Facebook Profiles Reflect True Personality
Social networks such as Facebook are being used to express and communicate genuine personality, instead of an exaggerated identity, according to new research from psychologist Sam Gosling at The University of Texas at Austin.
"I was surprised by the findings because the widely held assumption is that people are using their profiles to promote an enhanced impression of themselves," said Gosling of the more than 700 million people worldwide who have online profiles.
"In fact, our findings suggest that online social networking profiles convey rather accurate images of the profile owners, either because people aren’t trying to look good or because they are trying and failing to pull it off."
Gosling and a team of researchers collected 236 profiles of college-aged people from the United States (Facebook) and Germany (StudiVZ, SchuelerVZ). The researchers used questionnaires to assess the profile owners’ actual personality characteristics as well as their ideal-personality traits (how they wished to be). The personality traits include: extraversion, agreeableness, conscientiousness, neuroticism and openness.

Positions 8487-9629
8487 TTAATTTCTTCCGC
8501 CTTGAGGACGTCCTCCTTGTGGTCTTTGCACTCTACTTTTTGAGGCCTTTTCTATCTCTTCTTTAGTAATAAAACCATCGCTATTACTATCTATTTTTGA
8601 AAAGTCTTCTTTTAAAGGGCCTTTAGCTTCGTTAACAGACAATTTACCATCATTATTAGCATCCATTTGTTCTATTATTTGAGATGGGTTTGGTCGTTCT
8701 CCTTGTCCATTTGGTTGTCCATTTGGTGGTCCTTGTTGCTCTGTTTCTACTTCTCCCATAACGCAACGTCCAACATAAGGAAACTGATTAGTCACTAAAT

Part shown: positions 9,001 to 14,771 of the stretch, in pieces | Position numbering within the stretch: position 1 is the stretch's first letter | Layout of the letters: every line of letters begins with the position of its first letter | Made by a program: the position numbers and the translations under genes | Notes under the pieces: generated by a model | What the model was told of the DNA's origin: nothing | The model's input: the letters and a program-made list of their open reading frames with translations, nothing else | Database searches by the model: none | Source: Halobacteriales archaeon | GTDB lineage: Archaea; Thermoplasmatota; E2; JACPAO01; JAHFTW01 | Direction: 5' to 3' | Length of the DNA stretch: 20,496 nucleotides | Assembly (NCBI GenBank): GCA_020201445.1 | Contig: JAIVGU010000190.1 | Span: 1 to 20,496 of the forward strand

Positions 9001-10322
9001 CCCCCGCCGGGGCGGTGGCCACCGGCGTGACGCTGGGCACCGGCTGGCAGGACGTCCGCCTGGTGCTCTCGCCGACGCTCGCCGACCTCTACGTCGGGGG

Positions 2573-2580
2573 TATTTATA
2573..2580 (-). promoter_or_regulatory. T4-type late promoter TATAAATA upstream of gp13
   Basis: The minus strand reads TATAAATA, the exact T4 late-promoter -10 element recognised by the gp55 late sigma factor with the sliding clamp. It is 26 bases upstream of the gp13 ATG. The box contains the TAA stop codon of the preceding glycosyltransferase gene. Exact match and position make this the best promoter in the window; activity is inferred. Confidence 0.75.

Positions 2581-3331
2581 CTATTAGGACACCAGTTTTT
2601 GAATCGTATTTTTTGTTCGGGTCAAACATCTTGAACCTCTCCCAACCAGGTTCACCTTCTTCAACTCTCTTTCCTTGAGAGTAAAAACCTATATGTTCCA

In the study, observers rated the profiles of people they did not know. These ratings were then compared to the profile owners’ actual personality and their ideal personality. Personality impressions based on online social network profiles were accurate and were not affected by profile owners’ self-idealization.
Accuracy was strongest for extraversion, mirroring results of face-to-face meetings and lowest for neuroticism. Those findings were consistent with previous research showing that neuroticism is difficult detect without being in person.
"I think that being able to express personality accurately contributes to the popularity of online social networks in two ways," said Gosling. "First, it allows profile owners to let others know who they are and, in doing so, satisfies a basic need to be known by others.
"Second, it means that profile viewers feel they can trust the information they glean from online social network profiles, building their confidence in the system as a whole."